Rural Americans Face Greater Challenges In Accessing Cancer Care, According To New National Survey
North American Precis Syndicate
Survey shows Americans worry about the cost and the availability of cancer care. (NAPS)
(NAPSI)—Nearly double the number of Americans in rural areas versus nonrural areas reported having an insufficient number of
cancer doctors near where they live. This is one of the many findings from
the American Society of Clinical Oncology (ASCO)’s second annual
National Cancer Opinion Survey, which was conducted online by The Harris
According to the survey, rural Americans are the most concerned about the
availability of cancer care near where they live:
• Four in 10 rural Americans who have or had cancer say there aren’t
enough doctors specializing in cancer care near their home, compared to 22
percent of urban and suburban patients.
• Rural patients spend an average of 50 minutes traveling one way to
see their cancer doctor, versus 30 minutes for nonrural
• Thirty-six percent of patients in rural areas say they had to
travel too far to see the doctor managing their cancer care versus 19 percent
of nonrural patients.
“The unfortunate reality is that rural Americans routinely have to
travel long distances for cancer care, which can lead to dangerous delays in
their diagnosis and treatment,” said ASCO President Monica Bertagnolli, M.D., FACS, FASCO. “As a result, rural
counties have higher death rates from many common cancers than urban areas.
Our health care system needs to address these disparities so that every
patient, no matter where he or she lives, can access high-quality cancer
The survey also found that Americans from all parts of the country are
worried about the cost of cancer care. If faced with a cancer diagnosis, 57
percent of Americans say they would be most concerned about the financial
impact on their families or about paying for treatment, compared to 54
percent, each, who say they would be most concerned about dying or about
cancer-related pain and suffering.
Even more than patients, family caregivers bear the brunt of the high cost
of cancer treatment:
• Among caregivers responsible for paying for cancer care, nearly
three in four (74 percent) say they’re concerned about affording it.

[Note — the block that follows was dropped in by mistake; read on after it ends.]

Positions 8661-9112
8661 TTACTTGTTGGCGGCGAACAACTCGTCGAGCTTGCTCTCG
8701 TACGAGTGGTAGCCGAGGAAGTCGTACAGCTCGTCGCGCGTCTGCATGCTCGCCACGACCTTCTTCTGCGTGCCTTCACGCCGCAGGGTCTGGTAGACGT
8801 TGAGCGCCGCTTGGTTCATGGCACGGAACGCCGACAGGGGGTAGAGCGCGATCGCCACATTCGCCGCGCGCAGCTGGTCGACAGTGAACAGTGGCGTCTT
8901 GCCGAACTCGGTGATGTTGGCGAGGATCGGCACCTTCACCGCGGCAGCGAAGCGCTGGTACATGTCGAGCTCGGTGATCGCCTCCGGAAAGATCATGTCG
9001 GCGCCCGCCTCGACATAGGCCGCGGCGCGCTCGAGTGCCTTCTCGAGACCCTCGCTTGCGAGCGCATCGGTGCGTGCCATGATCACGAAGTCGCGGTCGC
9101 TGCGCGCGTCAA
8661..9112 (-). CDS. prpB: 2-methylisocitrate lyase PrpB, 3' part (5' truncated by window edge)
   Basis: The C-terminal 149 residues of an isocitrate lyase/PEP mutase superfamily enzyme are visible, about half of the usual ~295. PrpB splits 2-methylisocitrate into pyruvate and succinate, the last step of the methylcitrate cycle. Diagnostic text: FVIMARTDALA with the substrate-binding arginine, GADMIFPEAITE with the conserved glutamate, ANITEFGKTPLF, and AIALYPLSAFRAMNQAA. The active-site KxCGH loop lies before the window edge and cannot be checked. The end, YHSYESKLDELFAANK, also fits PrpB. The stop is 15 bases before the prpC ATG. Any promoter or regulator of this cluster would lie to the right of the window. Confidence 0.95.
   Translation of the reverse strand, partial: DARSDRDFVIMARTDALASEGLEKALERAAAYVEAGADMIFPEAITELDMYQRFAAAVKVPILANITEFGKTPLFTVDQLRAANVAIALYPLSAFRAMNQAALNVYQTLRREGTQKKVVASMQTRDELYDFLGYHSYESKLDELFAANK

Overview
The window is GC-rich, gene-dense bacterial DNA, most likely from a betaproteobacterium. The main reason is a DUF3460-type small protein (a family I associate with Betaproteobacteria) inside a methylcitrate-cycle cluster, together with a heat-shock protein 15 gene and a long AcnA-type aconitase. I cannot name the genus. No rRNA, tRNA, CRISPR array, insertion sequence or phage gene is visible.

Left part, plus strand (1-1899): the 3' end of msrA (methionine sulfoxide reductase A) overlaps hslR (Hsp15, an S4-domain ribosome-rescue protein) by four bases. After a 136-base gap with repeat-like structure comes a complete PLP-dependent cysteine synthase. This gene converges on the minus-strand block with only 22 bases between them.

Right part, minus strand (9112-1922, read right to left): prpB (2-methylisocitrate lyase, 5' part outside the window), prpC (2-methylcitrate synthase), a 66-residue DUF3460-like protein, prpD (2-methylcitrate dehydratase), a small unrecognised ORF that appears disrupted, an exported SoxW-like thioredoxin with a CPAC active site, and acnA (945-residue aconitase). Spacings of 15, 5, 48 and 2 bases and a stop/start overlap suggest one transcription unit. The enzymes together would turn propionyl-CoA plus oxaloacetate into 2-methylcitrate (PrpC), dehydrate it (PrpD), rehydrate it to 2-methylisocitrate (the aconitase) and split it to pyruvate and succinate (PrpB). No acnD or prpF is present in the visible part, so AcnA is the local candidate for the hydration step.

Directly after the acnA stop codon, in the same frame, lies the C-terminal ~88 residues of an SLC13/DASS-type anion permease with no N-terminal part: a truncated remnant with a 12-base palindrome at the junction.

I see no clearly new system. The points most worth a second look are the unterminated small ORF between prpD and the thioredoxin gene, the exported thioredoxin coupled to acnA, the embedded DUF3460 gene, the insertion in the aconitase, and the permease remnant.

• More than six in 10 caregivers (61 percent) say they or another
relative has taken an extreme step to help pay for their loved one’s
care, including working extra hours (23 percent), postponing retirement (14
percent), taking on an additional job (13 percent) or selling family
heirlooms (9 percent).
“Patients are right to be concerned about the financial impact of a
cancer diagnosis on their families,” said ASCO Chief Medical Officer
Richard L. Schilsky, M.D., FACP, FASCO.
“It’s clear that high treatment costs are taking a serious toll
not only on patients, but also on the people who care for them. If a family
member has been diagnosed with cancer, the sole focus should be on helping
him or her get well. Instead, Americans are worrying about affording treatment,
and in many cases, they’re making serious personal sacrifices to help
pay for their loved ones’ care.”
Despite challenges accessing cancer care due to cost and travel time, the
overwhelming majority of Americans are happy with the cancer care they have
received: Nearly nine in 10 people with cancer believe they have gotten
high-quality care and are satisfied with the quality of the doctors who
specialize in cancer care near where they live (88−89 percent).
The national survey, commissioned by ASCO, was conducted online by The
Harris Poll from July 10−August 10, 2017 among 4,887 U.S. adults ages
18 and older. Of these adults, 1,001 have or had cancer.
Further information is available at www.asco.org;
use search term “National Cancer Opinion Survey.”
““Our health care system
needs to address disparities so that every patient, no matter where he or she
lives, can access high-quality cancer care,” said the American Society of
Clinical Oncology President Monica Bertagnolli,
M.D., FACS, FASCO. http://bit.ly/2quohlx”
On the Net:North American Precis Syndicate, Inc.(NAPSI)